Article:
WASHINGTON — Some low-paid workers won't benefit even if a long-shot Democratic proposal to raise the federal minimum wage becomes law.
More than a dozen categories of jobs are exempt from the minimum, currently $7.25 an hour. Those exclusions, rooted in labor law history, run from some workers with disabilities to crews on fishing ships to casual babysitters.
Legislation sponsored by Sen. Tom Harkin, D-Iowa, would gradually raise the minimum to $10.10 by 2016. The Congressional Budget Office estimates it would mean higher earnings for 16.5 million workers — but also would cost 500,000 others their jobs.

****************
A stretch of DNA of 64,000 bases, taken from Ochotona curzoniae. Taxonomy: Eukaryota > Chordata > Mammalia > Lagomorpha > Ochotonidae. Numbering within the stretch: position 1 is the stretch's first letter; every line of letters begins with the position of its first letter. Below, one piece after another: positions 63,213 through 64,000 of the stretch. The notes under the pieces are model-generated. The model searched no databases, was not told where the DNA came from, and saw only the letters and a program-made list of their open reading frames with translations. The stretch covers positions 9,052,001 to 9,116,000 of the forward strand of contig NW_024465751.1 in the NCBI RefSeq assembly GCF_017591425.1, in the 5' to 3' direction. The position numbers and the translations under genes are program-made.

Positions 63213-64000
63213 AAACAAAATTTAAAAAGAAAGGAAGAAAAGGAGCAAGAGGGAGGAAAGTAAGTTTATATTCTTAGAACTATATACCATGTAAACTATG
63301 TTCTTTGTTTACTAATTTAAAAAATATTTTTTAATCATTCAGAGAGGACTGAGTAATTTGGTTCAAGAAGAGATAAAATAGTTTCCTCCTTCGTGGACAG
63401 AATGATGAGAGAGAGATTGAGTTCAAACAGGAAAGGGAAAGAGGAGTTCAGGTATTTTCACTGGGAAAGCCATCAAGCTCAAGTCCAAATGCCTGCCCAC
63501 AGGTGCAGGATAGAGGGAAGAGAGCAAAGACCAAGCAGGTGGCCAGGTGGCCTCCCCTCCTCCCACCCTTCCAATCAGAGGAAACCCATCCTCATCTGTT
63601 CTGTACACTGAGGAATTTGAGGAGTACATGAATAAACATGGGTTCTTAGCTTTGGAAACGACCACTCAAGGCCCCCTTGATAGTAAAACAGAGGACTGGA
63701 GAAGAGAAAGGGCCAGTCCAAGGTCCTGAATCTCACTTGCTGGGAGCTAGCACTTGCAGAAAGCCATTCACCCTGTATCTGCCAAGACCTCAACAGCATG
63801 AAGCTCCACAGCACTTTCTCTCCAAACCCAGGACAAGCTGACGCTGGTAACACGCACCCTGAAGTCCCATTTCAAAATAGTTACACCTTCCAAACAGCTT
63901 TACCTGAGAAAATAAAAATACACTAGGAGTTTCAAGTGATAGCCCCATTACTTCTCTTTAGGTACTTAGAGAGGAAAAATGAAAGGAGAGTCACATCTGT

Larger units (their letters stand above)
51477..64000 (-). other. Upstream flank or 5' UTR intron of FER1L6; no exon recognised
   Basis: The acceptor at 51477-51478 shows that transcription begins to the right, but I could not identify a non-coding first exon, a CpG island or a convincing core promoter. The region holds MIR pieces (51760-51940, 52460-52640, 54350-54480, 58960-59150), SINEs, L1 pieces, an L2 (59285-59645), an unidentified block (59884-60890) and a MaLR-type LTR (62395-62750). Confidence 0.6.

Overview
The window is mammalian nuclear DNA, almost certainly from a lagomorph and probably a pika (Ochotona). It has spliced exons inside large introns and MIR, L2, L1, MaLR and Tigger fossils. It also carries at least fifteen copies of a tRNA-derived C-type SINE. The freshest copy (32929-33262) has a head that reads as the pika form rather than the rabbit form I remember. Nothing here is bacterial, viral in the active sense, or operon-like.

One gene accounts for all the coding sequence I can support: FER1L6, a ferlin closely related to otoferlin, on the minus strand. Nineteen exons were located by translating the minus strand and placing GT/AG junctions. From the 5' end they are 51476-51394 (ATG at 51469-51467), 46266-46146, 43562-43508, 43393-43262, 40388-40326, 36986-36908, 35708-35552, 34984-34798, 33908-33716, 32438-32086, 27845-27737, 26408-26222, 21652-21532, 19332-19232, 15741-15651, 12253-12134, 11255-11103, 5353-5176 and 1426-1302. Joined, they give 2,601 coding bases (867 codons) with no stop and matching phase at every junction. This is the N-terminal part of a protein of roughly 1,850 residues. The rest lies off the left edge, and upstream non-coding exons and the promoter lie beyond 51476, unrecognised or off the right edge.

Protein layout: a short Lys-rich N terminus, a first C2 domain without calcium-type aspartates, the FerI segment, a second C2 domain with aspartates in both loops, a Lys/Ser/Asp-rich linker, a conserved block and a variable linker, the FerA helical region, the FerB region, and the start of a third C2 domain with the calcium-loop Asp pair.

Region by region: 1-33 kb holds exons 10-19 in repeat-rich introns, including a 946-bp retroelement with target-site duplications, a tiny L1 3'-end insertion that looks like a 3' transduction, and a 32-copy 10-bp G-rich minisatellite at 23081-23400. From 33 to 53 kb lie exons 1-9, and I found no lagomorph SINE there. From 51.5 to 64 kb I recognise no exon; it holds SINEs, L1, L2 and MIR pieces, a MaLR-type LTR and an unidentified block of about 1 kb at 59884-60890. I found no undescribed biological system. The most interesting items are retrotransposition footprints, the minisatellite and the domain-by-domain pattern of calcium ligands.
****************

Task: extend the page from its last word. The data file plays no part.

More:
Harkin's measure wouldn't eliminate exemptions, including for live-in companions for the elderly and jobs at summer camps.
The federal Bureau of Labor Statistics says nearly 1.8 million hourly workers were paid below $7.25 last year — about 2 percent of the 76 million Americans earning hourly wages.
Some earning under that amount are covered by lower requirements. In one major category, wages for tipped employees such as waiters can be as low as $2.13 hourly.